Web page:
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Air Platforms

US seeks AC-208 armed Grand Caravans for allies

26 March 2018
Seen here in Iraqi service, the AC-208 is ideally suited to low-intensity counter-insurgency operations through its ruggedness, persistence, and the combination of its sensor and weapons packages. Source: US Air Force

The US Air Force (USAF) is to acquire AC-208 armed intelligence, surveillance, and reconnaissance (ISR) aircraft for allied air arms.

A request for information (RFI) issued by the service on 23 March calls for 22 aircraft equipped with electro-optical/infrared (EO/IR) sensors, secure communications, datalinks, and air-to-surface guided rockets.

“The Air Force Life Cycle Management Center (AFLCMC), Intelligence, Surveillance, and Reconnaissance and Special Operations Forces (ISR/SOF) Sensors, Foreign Military Sales (AFLCMC/WINI) is conducting market research to identify potential sources who may provide the [aircraft],” the RFI stated.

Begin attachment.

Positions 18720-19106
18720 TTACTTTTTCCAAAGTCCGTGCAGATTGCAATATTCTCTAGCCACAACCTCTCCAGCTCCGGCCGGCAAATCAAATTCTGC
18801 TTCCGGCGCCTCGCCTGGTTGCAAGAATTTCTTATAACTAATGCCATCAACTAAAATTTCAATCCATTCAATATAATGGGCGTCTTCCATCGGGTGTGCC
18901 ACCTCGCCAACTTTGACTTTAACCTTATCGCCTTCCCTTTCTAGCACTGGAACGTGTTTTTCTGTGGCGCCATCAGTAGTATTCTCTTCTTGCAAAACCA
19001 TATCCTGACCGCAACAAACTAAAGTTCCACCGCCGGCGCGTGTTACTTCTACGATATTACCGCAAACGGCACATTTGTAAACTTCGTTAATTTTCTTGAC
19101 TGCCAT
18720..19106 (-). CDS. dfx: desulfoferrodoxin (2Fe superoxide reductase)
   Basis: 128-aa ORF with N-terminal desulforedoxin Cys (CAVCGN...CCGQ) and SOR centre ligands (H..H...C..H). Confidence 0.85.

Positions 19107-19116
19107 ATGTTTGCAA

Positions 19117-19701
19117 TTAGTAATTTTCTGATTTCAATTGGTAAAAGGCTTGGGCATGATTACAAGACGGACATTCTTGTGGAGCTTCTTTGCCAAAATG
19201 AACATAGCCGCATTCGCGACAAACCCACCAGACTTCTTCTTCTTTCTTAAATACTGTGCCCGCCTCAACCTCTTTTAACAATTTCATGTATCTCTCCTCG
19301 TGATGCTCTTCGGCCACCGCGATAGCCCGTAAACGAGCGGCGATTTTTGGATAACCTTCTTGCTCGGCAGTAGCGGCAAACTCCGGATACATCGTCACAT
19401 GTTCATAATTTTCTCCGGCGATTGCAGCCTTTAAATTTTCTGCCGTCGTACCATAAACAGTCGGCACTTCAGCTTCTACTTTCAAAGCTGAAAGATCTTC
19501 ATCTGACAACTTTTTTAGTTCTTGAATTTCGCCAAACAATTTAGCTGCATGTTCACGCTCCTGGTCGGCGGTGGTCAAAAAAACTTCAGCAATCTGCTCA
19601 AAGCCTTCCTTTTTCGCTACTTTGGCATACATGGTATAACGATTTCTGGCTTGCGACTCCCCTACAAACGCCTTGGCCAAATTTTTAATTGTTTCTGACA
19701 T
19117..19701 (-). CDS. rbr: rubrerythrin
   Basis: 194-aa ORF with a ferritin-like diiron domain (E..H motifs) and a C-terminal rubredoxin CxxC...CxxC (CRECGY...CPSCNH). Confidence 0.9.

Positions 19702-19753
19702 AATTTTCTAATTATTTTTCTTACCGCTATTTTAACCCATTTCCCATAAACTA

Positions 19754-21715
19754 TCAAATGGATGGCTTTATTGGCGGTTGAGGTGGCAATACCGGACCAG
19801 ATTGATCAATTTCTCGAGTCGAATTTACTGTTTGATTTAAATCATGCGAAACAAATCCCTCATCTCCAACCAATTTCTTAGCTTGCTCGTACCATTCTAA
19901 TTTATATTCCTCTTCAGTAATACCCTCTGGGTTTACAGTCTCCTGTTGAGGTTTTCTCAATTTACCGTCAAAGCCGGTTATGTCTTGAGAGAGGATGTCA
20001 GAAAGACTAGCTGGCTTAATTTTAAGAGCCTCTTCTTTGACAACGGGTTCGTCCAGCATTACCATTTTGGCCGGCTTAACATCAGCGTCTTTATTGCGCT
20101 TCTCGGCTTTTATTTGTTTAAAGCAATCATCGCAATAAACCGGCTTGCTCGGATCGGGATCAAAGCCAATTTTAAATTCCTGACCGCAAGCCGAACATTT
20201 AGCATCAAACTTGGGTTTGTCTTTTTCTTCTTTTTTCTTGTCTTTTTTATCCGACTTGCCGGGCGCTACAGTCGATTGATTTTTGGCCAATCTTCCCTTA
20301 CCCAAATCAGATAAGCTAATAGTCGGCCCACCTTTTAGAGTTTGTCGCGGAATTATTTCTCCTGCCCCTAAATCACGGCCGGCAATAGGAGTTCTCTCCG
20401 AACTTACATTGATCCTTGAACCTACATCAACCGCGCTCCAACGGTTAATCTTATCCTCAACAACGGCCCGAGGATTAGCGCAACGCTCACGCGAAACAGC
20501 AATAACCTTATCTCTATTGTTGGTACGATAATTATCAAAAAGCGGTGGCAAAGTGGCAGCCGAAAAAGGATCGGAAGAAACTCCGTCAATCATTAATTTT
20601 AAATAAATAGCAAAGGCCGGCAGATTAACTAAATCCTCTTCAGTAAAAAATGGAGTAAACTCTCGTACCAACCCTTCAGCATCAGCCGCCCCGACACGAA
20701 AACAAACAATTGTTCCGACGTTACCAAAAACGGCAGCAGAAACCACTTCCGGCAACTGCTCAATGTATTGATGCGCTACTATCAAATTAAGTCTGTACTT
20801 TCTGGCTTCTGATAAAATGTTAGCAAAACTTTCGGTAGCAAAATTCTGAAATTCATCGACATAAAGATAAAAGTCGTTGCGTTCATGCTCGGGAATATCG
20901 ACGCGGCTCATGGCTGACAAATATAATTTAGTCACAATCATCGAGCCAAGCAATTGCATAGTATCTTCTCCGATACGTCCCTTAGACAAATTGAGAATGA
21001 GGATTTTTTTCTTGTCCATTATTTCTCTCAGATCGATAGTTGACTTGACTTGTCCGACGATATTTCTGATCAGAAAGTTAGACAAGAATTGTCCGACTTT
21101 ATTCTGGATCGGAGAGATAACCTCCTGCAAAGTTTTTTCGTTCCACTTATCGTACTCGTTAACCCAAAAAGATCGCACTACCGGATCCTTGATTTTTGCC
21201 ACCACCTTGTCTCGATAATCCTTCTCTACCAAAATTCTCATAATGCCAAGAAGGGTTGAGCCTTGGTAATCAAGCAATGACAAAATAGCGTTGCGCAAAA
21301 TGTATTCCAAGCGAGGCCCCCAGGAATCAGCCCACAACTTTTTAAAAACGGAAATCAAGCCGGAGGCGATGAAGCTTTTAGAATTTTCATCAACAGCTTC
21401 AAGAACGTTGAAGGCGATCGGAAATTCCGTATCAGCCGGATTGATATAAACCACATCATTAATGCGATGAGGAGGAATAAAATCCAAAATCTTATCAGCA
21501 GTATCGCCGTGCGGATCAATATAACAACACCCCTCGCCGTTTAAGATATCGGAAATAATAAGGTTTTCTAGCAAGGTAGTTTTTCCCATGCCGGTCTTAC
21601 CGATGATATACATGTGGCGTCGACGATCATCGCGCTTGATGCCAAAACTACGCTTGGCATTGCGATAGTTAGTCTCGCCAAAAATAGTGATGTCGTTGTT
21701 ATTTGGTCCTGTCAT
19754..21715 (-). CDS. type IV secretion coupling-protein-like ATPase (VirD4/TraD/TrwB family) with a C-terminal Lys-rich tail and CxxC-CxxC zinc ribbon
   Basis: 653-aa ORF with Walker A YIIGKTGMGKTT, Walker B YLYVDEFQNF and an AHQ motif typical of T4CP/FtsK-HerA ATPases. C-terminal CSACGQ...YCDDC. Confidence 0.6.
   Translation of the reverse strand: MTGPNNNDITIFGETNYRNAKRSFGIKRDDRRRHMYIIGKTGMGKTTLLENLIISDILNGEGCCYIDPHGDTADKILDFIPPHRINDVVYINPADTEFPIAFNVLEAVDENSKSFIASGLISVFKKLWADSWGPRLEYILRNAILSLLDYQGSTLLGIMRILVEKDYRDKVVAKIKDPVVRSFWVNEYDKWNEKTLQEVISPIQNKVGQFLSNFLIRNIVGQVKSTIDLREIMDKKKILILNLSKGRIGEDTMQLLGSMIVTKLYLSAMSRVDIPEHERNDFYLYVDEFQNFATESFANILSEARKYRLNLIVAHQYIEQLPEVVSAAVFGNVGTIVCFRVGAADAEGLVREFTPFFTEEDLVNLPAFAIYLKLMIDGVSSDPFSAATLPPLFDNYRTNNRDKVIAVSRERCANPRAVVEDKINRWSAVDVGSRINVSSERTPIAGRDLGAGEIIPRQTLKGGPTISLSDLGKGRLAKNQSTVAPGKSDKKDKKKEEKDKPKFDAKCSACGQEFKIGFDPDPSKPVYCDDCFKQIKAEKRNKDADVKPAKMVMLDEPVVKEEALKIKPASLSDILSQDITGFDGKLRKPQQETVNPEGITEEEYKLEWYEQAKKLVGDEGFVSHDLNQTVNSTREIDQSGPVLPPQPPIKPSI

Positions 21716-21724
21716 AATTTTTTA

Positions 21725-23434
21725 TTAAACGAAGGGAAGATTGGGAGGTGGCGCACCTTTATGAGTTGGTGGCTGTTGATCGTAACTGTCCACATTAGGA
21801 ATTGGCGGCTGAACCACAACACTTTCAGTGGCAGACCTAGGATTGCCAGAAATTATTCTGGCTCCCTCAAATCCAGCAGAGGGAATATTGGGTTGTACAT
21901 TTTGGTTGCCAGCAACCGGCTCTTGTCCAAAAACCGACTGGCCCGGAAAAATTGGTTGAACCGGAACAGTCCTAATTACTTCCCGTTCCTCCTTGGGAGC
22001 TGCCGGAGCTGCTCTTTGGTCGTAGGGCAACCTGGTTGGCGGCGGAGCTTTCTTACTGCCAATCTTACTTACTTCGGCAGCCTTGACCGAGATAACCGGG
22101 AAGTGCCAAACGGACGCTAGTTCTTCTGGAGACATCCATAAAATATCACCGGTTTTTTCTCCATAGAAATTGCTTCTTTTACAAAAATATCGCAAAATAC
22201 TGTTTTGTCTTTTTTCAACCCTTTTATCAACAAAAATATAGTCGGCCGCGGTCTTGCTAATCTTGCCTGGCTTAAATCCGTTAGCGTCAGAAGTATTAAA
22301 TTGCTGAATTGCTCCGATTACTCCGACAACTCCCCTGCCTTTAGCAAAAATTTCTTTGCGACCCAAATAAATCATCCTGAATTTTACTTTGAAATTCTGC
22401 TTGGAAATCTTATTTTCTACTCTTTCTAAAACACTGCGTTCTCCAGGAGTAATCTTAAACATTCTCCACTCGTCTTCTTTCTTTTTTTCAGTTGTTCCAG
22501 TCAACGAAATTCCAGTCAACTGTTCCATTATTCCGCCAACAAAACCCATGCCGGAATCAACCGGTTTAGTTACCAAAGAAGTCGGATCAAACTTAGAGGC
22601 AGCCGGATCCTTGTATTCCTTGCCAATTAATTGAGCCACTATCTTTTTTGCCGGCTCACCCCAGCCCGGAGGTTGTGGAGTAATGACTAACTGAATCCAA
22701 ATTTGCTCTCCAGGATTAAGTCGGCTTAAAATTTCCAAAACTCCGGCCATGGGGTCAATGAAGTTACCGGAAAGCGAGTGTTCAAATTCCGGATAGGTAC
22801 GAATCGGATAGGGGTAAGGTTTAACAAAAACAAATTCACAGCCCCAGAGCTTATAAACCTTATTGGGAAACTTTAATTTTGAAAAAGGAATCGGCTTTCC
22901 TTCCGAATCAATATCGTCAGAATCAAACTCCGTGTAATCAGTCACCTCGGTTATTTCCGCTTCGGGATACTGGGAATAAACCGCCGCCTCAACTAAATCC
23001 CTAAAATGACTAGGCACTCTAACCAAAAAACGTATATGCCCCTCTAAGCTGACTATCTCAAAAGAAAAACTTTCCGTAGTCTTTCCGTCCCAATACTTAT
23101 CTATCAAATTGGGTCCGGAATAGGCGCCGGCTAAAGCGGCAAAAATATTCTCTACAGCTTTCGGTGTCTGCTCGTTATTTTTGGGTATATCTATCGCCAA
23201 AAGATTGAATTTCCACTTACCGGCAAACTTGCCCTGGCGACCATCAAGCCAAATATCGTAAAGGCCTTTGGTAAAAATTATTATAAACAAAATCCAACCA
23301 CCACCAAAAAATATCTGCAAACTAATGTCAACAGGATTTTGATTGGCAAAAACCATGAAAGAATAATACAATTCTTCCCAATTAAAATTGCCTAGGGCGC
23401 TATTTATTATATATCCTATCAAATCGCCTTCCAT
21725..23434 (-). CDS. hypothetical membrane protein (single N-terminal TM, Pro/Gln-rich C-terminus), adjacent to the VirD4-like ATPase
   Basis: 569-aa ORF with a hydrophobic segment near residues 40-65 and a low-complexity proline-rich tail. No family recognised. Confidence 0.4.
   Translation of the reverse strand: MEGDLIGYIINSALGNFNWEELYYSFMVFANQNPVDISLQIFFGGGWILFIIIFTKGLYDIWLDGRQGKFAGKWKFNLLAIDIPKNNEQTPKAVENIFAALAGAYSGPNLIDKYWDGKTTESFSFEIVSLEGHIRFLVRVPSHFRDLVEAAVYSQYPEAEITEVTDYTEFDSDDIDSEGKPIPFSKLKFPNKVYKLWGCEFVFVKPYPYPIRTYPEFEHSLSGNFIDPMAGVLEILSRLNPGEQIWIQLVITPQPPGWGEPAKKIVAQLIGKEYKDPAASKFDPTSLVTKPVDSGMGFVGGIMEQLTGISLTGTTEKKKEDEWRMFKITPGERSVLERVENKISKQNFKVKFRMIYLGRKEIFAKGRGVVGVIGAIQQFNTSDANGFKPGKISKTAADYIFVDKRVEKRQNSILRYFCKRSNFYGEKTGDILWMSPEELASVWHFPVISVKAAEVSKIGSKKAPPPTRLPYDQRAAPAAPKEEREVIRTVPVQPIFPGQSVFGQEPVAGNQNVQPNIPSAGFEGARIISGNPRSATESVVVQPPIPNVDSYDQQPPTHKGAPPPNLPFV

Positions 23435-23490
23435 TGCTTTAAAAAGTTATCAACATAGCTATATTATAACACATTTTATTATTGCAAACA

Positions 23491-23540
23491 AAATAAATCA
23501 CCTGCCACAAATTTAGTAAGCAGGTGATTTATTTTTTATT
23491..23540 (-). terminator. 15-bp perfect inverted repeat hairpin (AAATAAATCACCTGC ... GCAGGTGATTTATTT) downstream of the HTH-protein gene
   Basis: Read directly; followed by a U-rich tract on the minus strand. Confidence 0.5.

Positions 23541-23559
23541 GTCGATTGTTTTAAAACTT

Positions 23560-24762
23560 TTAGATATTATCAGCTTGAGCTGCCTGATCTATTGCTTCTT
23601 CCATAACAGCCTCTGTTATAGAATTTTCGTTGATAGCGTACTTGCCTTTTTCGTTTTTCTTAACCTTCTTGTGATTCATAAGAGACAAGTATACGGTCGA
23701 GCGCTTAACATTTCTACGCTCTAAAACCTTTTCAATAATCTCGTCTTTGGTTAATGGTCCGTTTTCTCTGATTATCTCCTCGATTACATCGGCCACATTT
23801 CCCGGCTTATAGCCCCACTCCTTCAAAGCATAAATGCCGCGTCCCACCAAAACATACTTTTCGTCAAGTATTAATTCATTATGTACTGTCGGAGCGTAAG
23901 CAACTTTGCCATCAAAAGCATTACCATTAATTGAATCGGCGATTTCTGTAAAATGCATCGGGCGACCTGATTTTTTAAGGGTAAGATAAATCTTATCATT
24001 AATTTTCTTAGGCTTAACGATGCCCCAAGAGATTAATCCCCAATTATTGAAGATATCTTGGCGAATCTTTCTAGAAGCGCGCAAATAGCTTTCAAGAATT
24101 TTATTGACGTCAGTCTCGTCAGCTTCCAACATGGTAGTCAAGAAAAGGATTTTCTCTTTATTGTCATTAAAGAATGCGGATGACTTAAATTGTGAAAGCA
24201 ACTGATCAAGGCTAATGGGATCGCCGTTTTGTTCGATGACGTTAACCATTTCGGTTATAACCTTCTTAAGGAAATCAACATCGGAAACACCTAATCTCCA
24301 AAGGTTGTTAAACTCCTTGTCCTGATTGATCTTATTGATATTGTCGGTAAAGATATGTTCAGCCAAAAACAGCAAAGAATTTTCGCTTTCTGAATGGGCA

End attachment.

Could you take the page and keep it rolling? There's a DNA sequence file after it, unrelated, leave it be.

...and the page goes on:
Under the terms of the RFI, the aircraft should be fitted with a WESCAM MX-15D EO/IR Sensor (with laser target designator and real-time image downlink to ground forces); a Harris RF-7800M-MP multiband radio set; as well as BAE Systems Advanced Precision Kill Weapon System (APKWS) guided rockets. The APKWS will be certified through a USAF process known as Seek Eagle, whereby the service certifies that weapons can be carried and separate safely from an aircraft, and that they can hit the target. It should also come equipped with a mission system control/display/recording/processing node with post mission recorded data transfer to ground node capability.

The RFI did not disclose a delivery timeline nor a prospective contract value.

This solicitation follows a number of recent Foreign Military Sales (FMS) of C-208B Grand Caravan aircraft that have been modified to the armed AC-208 Combat Caravan standard by Orbital ATK. The company recently upgraded the AC-208 to the Block 2 standard, which it names Eliminator.

The AC-208 Eliminator effectively doubles the aircraft’s weapons load, allowing for the carriage of two Lockheed Martin AGM-114 Hellfire air-to-surface missiles and/or two rocket pods on dual-launchers under each wing, compared with just one of each on the baseline aircraft.

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